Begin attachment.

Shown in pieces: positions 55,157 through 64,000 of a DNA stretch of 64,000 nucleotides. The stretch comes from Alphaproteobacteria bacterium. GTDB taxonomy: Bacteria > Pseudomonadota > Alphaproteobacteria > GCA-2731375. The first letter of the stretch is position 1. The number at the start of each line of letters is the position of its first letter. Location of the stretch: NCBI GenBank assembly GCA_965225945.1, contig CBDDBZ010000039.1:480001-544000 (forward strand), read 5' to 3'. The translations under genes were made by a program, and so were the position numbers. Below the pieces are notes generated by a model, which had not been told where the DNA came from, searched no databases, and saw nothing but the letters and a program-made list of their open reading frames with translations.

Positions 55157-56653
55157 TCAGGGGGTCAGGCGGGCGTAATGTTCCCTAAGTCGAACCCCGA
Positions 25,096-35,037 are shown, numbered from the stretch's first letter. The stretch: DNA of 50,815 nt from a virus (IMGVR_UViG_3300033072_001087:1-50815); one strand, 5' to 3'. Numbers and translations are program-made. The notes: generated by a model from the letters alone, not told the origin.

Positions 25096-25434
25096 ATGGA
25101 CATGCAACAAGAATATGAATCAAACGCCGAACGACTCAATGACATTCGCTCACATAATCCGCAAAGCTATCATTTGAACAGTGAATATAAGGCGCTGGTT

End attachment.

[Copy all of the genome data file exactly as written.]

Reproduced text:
Shown in pieces: positions 55,157 through 64,000 of a DNA stretch of 64,000 nucleotides. The stretch comes from Alphaproteobacteria bacterium. GTDB taxonomy: Bacteria > Pseudomonadota > Alphaproteobacteria > GCA-2731375. The first letter of the stretch is position 1. The number at the start of each line of letters is the position of its first letter. Location of the stretch: NCBI GenBank assembly GCA_965225945.1, contig CBDDBZ010000039.1:480001-544000 (forward strand), read 5' to 3'. The translations under genes were made by a program, and so were the position numbers. Below the pieces are notes generated by a model, which had not been told where the DNA came from, searched no databases, and saw nothing but the letters and a program-made list of their open reading frames with translations.

Positions 55157-56653
55157 TCAGGGGGTCAGGCGGGCGTAATGTTCCCTAAGTCGAACCCCGA
Positions 25,096-35,037 are shown, numbered from the stretch's first letter. The stretch: DNA of 50,815 nt from a virus (IMGVR_UViG_3300033072_001087:1-50815); one strand, 5' to 3'. Numbers and translations are program-made. The notes: generated by a model from the letters alone, not told the origin.

Positions 25096-25434
25096 ATGGA
25101 CATGCAACAAGAATATGAATCAAACGCCGAACGACTCAATGACATTCGCTCACATAATCCGCAAAGCTATCATTTGAACAGTGAATATAAGGCGCTGGTT